So it would seem that if we're building our own memorials as we go along, we might want to be a little more judicious and a whole more thoughtful about what we're doing. If every action is a part of constructing some sort of memorial, we'd be quite wise to think through those actions. Too often we're foolishly naïve, or blatantly careless, or straight-up selfish in the daily things that we do. We slog along, or run along, or trip along without much thought as to what we're doing in the slogging and the running and the tripping. Too often we're simply ramming ourselves into things or out of things or both. In far too many situations we're compromising our morals, or spinning the truth, or abandoning our values because that stuff just gets in the way of the stuff that we really want. Too often we've casting a blind eye to various injustices or rationalizing less than credible behaviors because no one's really looking, and if they were who really cares anyway. And every time we do that stuff, we adding yet another facet to the memorial of our lives.

It's bad enough that we often don't think through the consequences of our choices over the long-term. It's even worse that we don't consider the implications regarding the image that we're casting, or the picture that we're painting, or the rendering that we're sculpting that's going to be around long beyond the long-term. We're just hacking away at things and not thinking a whole lot about what the hacking's going to look like when we're done hacking. We're about getting ahead because we got behind. We're about reinventing our images because the last reinvented image is sorely outdate. We're about climbing the proverbial ladder because if we don't the next guy is going to, and we just can't find any room in our ego-centric cerebral cortex's to tolerate that. In the process of achieving our goals, we're going to perform a little "slight-of-hand" and do a couple of "hand-offs," and in the process hand ourselves all the credit for what we perceived we accomplished. And if what we're doing doesn't work out all that well, we'll "hand-off" the blame to someone else. And every time we do that stuff, we adding yet another facet to the memorial of our lives.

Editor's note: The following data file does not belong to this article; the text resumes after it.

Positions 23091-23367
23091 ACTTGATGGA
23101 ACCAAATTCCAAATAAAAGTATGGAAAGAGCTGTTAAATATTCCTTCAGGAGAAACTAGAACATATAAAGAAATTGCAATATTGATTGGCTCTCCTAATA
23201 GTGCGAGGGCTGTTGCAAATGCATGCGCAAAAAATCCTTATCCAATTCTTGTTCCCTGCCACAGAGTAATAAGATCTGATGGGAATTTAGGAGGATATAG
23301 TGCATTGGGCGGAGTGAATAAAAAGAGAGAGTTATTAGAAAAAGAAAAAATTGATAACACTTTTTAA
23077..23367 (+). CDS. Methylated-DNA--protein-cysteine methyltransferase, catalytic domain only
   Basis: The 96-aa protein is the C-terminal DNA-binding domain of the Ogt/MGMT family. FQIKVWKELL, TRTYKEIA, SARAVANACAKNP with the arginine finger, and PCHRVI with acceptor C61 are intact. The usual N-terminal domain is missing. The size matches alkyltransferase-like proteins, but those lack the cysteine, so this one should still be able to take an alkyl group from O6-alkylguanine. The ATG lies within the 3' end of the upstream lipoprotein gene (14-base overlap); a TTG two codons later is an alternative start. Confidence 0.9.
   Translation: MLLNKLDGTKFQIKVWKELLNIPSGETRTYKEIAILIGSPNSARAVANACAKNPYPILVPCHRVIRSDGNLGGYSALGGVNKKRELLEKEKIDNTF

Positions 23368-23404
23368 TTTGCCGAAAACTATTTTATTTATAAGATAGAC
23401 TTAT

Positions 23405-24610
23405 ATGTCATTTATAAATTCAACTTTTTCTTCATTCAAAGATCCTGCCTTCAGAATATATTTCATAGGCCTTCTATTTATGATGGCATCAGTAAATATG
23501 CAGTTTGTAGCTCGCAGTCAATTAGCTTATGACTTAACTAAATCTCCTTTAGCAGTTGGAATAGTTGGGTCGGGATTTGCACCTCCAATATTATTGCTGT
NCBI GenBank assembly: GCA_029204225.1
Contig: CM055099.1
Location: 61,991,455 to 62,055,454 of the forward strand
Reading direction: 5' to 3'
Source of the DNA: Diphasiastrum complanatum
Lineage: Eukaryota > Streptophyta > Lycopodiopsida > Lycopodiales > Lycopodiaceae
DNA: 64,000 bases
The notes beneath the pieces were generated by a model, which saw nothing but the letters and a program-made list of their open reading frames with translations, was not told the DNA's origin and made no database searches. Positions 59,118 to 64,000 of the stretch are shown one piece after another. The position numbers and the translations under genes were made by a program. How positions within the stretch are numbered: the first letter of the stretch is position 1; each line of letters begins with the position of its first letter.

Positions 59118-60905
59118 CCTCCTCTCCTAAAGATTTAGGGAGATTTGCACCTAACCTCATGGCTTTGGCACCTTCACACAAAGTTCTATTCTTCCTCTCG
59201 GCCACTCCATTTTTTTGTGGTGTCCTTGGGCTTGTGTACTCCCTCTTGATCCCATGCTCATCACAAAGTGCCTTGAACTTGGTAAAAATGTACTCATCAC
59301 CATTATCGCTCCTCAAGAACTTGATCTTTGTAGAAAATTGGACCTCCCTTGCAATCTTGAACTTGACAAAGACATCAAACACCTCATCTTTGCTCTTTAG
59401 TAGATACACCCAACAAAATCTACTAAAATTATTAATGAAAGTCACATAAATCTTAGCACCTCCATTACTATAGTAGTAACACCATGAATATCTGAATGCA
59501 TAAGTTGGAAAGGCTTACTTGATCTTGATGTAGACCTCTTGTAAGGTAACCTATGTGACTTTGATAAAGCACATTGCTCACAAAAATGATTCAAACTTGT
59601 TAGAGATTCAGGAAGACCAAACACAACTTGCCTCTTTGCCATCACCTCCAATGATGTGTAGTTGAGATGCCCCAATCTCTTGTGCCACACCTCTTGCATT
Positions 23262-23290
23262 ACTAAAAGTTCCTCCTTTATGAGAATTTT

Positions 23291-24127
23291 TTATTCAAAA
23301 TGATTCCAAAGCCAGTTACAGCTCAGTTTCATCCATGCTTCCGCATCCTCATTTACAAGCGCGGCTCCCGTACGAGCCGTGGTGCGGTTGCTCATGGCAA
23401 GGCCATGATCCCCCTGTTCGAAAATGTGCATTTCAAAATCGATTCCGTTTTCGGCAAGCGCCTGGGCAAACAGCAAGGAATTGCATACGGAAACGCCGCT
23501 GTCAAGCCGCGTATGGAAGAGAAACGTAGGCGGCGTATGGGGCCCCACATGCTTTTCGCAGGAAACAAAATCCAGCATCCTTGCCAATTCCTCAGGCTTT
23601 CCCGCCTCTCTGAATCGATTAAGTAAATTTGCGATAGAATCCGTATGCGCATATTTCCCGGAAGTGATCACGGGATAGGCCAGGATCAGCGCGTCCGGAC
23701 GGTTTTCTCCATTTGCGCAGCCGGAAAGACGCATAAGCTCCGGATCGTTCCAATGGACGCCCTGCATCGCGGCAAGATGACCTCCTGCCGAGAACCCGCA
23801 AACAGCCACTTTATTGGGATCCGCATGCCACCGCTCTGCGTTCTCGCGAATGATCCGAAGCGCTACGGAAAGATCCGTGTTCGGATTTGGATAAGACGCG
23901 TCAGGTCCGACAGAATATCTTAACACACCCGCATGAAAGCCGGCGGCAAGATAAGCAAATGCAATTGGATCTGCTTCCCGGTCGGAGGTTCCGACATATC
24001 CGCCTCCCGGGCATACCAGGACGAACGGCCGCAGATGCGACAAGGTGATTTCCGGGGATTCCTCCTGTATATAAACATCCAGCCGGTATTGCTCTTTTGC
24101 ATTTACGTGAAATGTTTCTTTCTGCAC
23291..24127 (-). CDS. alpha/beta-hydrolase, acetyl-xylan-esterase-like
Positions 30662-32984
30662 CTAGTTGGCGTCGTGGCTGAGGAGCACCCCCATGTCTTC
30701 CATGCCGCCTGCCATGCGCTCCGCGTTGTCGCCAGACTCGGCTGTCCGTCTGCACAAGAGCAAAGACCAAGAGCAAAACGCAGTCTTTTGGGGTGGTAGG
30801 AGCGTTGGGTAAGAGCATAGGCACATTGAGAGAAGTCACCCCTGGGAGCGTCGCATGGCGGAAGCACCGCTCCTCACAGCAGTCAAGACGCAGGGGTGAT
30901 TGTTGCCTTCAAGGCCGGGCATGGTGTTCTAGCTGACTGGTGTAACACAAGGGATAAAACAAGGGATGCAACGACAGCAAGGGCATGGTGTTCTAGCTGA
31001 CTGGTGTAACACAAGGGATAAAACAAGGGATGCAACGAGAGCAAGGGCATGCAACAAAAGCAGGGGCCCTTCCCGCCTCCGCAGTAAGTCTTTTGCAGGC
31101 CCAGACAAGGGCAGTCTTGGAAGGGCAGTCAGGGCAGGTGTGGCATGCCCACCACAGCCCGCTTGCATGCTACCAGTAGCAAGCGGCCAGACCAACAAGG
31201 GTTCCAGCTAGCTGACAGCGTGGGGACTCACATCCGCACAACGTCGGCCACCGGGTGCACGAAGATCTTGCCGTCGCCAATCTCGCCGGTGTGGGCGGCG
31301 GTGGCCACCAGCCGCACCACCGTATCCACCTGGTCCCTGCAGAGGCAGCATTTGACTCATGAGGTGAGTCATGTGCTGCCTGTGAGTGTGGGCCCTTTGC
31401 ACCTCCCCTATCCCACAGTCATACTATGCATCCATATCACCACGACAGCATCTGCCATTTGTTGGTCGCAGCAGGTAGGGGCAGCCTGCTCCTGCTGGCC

Maybe we should stop and think about it. Maybe we should pull up, reassess what we're doing and ask what kind of memorial we want to leave behind when we're gone, because we are most certainly going to leave one. Every action is something temporary that gets carved into something permanent. Every decision is yet another etching in a larger sculpture that will forever remain etched in that sculpture. Every time we act with impunity, or abandon our integrity, or chose that which is immoral because it's easier, or decide to cast ethics to the wind, another brush stroke is added to the memorial that we will ultimately leave behind. And when our days have passed and that memorial is completed, there will be no altering it. It will stand forever as it is, with whatever errant, sloppy or thoughtless strokes and etchings we authored into it. Every time we do stuff, we add yet another facet to the memorial of our lives.

Memorials Are What They Are